Diversity and inclusion seem to be on every university’s collective mind as they recruit and admit their next generation of students. A worthwhile goal, we are a long way from achieving true diversity both in higher education and ultimately in the workplace.
The newsroom is a prime example of an industry playing catchup when it comes to diversity.
According to the Pew Research Center, newsrooms are less diverse than the overall U.S. workplace. Three-quarters of news staffers are white, and six out of every 10 are male.
That is where programs like the Journalism Diversity Workshop for Arizona High School Students come in.
Long before diversity and inclusion became a motto of higher education, Donald W. Carson, a professor and director at the School of Journalism, saw the need to diversify America’s newsrooms. With this ambitious goal in mind, Carson created the workshop, now named after him, to educate high school students in journalism, and to encourage them to pursue journalism in higher education and in their careers.
The workshop, hosted at the University of Arizona School of Journalism since 1981, brings students together from all corners of the state, from Tucson to Douglas, San Tan Valley, Sells and Window Rock. Over the course of one week, students learn to report, interview and edit stories from faculty and local reporters, and design The Chronicle.
As a high school participant in 2007, I can tell you firsthand the benefits of attending this program. On top of learning the facets or reporting and editing, as well as learning how to tell the stories of our community, there are also the personal benefits.
I was very shy as a kid, and this followed me all the way up to high school. The workshop helped break me out of my shell in more ways than one.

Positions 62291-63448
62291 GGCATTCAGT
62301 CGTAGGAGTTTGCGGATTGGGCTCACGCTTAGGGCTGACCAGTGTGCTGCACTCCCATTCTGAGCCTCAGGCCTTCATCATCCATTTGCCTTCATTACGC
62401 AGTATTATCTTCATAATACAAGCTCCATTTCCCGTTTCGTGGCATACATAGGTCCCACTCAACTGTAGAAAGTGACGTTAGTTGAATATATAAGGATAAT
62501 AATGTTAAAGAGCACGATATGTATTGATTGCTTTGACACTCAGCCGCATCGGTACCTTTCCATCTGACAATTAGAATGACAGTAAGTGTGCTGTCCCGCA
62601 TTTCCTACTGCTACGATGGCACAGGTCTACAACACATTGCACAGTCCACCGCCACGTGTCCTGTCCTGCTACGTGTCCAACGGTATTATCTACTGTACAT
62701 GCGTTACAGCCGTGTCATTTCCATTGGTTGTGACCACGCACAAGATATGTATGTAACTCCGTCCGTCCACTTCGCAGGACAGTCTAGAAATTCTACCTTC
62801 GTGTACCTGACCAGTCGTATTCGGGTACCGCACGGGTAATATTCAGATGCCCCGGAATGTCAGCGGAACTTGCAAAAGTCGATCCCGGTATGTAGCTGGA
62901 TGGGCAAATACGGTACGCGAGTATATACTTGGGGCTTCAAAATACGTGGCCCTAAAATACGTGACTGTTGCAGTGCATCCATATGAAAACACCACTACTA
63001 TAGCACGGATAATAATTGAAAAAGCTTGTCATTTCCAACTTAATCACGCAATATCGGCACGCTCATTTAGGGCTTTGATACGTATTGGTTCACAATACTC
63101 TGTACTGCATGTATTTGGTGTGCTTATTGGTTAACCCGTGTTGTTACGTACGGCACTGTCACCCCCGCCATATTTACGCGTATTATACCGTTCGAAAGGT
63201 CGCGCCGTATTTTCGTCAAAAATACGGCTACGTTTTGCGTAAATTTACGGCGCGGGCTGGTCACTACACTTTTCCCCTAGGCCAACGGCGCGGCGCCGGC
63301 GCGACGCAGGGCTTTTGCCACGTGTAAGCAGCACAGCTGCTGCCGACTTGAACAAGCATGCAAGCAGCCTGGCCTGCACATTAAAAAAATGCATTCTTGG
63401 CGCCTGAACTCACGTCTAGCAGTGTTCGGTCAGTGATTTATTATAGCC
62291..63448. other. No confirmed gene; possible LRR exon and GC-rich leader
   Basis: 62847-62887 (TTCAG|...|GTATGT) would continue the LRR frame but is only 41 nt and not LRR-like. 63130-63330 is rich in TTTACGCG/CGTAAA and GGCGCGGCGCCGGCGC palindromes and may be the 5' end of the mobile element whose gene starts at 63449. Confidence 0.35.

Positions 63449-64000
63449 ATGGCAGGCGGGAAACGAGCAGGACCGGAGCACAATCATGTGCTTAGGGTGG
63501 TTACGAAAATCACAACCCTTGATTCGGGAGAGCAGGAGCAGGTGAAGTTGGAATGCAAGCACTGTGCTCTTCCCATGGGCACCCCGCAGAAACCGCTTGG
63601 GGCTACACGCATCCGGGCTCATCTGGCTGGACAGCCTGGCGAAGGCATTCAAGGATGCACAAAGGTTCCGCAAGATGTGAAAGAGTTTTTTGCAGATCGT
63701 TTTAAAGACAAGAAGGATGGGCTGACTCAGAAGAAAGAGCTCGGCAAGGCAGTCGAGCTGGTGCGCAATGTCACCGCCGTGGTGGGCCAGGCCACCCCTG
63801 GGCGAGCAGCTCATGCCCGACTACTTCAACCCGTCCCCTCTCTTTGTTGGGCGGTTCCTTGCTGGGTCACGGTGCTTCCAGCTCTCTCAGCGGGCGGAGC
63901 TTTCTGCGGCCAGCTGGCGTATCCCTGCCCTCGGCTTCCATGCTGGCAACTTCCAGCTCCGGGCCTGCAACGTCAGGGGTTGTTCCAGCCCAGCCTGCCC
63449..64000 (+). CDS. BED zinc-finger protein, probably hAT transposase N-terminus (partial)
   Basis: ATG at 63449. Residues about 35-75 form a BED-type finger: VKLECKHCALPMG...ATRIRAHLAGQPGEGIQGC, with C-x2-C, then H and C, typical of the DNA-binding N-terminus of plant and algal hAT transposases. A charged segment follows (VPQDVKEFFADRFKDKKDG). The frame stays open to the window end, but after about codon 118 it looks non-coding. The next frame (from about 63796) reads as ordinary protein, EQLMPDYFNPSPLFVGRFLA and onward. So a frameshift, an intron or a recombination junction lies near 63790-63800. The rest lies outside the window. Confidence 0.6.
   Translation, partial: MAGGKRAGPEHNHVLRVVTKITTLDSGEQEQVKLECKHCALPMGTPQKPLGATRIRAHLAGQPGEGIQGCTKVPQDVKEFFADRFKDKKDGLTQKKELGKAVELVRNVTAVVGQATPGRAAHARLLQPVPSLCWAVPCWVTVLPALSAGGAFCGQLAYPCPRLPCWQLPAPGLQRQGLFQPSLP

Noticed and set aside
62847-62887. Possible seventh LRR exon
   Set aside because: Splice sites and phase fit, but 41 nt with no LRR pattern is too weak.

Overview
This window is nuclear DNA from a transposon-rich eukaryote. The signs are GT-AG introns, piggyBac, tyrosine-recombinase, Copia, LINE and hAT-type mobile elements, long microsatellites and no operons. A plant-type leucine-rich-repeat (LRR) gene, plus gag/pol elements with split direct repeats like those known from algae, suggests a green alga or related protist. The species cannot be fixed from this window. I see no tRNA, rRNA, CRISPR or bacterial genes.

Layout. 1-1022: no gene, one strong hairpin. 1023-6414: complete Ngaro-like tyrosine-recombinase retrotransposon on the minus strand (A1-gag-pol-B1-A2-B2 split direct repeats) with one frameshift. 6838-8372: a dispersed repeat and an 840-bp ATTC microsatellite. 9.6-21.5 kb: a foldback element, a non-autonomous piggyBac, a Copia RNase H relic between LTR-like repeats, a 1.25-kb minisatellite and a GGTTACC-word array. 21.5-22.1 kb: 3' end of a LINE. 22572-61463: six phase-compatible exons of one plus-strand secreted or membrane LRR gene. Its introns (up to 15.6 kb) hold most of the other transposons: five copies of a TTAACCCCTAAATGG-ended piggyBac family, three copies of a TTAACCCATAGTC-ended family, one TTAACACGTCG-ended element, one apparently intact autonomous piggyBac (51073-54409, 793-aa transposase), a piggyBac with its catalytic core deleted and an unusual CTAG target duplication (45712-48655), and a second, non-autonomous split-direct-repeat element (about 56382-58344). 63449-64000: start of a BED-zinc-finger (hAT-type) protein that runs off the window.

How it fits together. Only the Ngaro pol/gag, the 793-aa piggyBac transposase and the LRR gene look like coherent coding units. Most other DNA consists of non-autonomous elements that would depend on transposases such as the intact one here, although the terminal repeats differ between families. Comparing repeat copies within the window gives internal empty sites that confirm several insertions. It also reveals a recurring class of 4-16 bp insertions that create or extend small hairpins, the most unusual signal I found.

First was learning how to call and approach complete strangers for interviews, which is a given in journalism, and then actually going to the interview and asking said strangers to divulge information to me.
The other major breakthrough was becoming a tight-knit community with my peers. After spending a week with a small group of people, bonds form naturally, which remain long after the workshop ends.
Students who come through the workshop are ambitious and set out to accomplish a daunting task in a short week. Many come from schools that do not have a journalism program, yet each year every student pulls through with amazing work.
For a second year, the workshop will focus on topics related to health and wellness. Last year, students covered stories ranging from postpartum depression to food deserts to herbs as an alternative to opioids. It goes without saying, but these students do not pick fluffy topics!
At the end of the week, students and their families gather to celebrate their achievements over the week. Participants share what they learned, what they reported and reminisce over their favorite moments and friendships made.
In the past, this has been a family and staff event, but this year, to highlight students’ work to the public, I invite you to join us in congratulating our participants.
I believe it is important that we, the adults, recognize what the coming generation of journalists, and young people in general, see in the world as the issues concerning them the most. Our youth are paying more attention than we give them credit for, and the Journalism Diversity Workshop is a perfect example of perspectives that deserve to be shared.